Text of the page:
curly brace too. Also, I'm not sure what the Regex library's
(ereg_*/eregi_*) rule is on greediness, but in PCRE (preg-_*) at least
you'd want to specify that the zero-or-more quantifier is ungreedy.

"\..*?\{"

-or-

and if I want to make some changes to all of my PHP files,and I need
to insert something into the first line of all my functions, I suppose
to select the line where the function is declared would be something
like this? :

"function .*(.*).*\{"
Jul 16 '05 #8

P: n/a
In article <da**************************@posting.google.com >,
lk******@geocities.com (lawrence) wrote:
CC Zona <cc****@nospam.invalid> wrote in message
news:<cc**************************@netnews.attbi.c om>...
In article <da**************************@posting.google.com >,
lk******@geocities.com (lawrence) wrote:

Braces are special characters in regular expressions, so escape that left
curly brace too. Also, I'm not sure what the Regex library's
(ereg_*/eregi_*) rule is on greediness, but in PCRE (preg-_*) at least
you'd want to specify that the zero-or-more quantifier is ungreedy.

"\..*?\{"
<snip> and if I want to make some changes to all of my PHP files,and I need
to insert something into the first line of all my functions, I suppose
to select the line where the function is declared would be something
like this? :

"function .*(.*).*\{"


No, definitely not like that. You're in danger of matching far too much
and it will surely match something quite different than what you intended.
That says: "match string 'function ', then match zero or more of anything,
then match and capture zero or more of anything, then match zero or more of
anything until you smack up against the final match character which is a
left curly brace (likely the last one occuring in the haystack)".

Using regular expressions without understand the syntax can cause you a lot
of grief. For your sake, I urge you to spend some time learning POSIX
regular expression syntax (which is used by eregi/eregi) now before you
accidentally overwrite something that's important to you. I'm suggesting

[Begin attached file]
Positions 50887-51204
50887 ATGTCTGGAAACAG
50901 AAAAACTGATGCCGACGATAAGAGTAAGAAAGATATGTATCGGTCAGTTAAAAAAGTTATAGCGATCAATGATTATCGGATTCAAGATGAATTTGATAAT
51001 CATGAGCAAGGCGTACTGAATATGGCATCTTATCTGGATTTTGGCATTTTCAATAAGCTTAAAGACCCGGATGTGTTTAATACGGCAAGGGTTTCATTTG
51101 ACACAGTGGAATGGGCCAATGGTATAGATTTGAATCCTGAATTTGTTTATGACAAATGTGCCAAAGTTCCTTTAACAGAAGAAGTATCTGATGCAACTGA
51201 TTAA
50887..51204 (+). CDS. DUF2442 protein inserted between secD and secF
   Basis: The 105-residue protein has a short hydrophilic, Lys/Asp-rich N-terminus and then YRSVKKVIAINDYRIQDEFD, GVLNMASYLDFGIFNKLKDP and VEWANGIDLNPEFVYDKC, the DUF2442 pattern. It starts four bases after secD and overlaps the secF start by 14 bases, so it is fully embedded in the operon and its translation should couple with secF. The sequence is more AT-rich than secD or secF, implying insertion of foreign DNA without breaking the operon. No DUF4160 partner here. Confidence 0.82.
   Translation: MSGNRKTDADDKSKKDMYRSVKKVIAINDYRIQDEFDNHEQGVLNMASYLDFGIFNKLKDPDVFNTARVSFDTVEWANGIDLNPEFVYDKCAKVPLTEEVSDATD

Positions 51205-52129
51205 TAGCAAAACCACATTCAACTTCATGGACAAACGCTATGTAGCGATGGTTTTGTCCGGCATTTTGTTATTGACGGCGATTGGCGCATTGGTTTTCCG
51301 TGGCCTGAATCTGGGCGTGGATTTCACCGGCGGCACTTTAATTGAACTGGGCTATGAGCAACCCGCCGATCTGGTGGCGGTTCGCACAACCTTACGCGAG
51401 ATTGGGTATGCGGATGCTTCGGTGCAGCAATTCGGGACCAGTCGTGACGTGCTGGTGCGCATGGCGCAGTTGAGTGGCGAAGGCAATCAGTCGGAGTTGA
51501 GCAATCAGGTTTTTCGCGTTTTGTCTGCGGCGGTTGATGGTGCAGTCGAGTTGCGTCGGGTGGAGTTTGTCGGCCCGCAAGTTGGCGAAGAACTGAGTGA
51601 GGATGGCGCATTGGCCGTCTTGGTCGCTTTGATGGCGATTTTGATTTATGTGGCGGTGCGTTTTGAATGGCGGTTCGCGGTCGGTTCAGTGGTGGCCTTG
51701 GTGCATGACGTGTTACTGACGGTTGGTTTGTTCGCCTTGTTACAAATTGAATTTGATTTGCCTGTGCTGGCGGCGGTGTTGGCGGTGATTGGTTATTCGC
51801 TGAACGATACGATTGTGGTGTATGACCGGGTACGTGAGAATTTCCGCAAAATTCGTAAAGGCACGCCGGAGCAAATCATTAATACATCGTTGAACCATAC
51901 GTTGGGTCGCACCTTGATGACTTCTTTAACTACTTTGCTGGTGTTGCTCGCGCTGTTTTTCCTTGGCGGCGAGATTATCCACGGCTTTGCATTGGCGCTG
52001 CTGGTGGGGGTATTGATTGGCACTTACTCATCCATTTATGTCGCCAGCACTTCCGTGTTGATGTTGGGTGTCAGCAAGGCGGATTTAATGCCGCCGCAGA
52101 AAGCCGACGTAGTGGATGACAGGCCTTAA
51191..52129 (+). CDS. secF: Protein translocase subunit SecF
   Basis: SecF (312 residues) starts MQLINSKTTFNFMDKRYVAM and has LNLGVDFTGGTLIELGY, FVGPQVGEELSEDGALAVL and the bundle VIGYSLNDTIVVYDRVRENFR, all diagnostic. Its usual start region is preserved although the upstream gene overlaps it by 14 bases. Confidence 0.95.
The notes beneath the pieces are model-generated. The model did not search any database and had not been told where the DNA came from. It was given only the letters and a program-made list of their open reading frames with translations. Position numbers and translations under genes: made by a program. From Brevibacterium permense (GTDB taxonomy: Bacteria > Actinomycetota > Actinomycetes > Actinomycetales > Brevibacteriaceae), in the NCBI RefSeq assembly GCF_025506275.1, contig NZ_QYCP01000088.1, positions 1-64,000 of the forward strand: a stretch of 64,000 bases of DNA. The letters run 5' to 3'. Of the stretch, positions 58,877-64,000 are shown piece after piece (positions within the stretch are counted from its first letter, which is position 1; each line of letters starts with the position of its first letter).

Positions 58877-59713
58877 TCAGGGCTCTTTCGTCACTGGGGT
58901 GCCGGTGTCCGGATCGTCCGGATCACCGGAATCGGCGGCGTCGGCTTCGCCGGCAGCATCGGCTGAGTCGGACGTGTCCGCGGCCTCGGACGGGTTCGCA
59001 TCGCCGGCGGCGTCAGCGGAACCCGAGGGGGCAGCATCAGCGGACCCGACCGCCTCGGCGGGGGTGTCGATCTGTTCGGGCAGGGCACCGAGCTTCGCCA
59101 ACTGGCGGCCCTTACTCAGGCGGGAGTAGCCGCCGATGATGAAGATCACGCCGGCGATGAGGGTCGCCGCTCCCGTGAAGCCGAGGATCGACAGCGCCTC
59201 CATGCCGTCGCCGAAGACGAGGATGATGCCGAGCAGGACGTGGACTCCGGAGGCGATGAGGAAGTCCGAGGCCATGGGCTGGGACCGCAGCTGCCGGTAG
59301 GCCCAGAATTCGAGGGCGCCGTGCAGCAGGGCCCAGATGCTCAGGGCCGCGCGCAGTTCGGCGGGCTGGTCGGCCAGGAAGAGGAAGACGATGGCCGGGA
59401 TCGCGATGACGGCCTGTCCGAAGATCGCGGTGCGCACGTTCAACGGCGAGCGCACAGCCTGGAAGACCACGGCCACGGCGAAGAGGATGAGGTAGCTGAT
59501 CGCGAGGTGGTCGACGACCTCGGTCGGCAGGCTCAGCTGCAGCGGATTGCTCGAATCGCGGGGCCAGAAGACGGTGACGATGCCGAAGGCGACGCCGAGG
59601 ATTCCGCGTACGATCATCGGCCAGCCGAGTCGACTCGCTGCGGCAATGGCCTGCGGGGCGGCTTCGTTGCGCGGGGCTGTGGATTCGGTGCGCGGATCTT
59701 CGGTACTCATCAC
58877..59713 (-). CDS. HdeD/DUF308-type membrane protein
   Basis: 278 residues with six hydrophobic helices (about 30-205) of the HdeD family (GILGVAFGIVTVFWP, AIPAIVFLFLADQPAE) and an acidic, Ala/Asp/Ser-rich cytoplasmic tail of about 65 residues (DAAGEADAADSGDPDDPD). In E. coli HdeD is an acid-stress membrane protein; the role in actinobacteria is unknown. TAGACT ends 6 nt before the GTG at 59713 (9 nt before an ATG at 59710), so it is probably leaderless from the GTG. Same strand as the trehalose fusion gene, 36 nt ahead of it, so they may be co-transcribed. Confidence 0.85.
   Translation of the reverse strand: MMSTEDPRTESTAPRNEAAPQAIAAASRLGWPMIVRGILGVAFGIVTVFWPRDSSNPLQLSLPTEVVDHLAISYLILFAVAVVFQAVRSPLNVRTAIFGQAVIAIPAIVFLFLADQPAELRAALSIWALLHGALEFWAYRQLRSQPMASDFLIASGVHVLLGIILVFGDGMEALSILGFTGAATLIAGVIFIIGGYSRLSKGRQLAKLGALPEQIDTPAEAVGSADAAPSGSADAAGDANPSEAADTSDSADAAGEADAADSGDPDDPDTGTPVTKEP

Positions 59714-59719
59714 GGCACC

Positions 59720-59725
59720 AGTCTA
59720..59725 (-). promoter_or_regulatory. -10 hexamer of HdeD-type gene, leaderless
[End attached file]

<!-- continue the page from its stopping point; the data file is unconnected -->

POSIX, even though I personally prefer PCRE, because most people seem to
find POSIX easier to start with, rather than diving headfirst into the
richer (though somewhat more complex) possibilities of PCRE. O'Reilly has
a (*the*) wonderful guide to regex, written by Jeffry Friedl. Don't be
intimidated by its size: he's covering everything from the veyr basic to
the highly sophisticated, and doing it form many more flavors of regex than
are available in PHP. You'll learn a lot just from Friedl's first few
chapters, even if you never read farther than that.

Oh yeah, and ALWAYS test your regular expressions thoroughly before
trusting them to production use.

Good luck!

--
CC
Jul 16 '05 #9

P: n/a
CC Zona wrote:
Using regular expressions without understand the syntax can cause you a lot
of grief. For your sake, I urge you to spend some time learning POSIX
regular expression syntax (which is used by eregi/eregi) now before you
accidentally overwrite something that's important to you. I'm suggesting
POSIX, even though I personally prefer PCRE, because most people seem to
find POSIX easier to start with, rather than diving headfirst into the
richer (though somewhat more complex) possibilities of PCRE. O'Reilly has
a (*the*) wonderful guide to regex, written by Jeffry Friedl. Don't be
intimidated by its size: he's covering everything from the veyr basic to
the highly sophisticated, and doing it form many more flavors of regex than
are available in PHP. You'll learn a lot just from Friedl's first few
chapters, even if you never read farther than that.


I'm reading that book right now, I highly
recommend it to anyone wanting to master regular
expressions. It's superb. A definite classic :8].

--
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Jul 16 '05 #10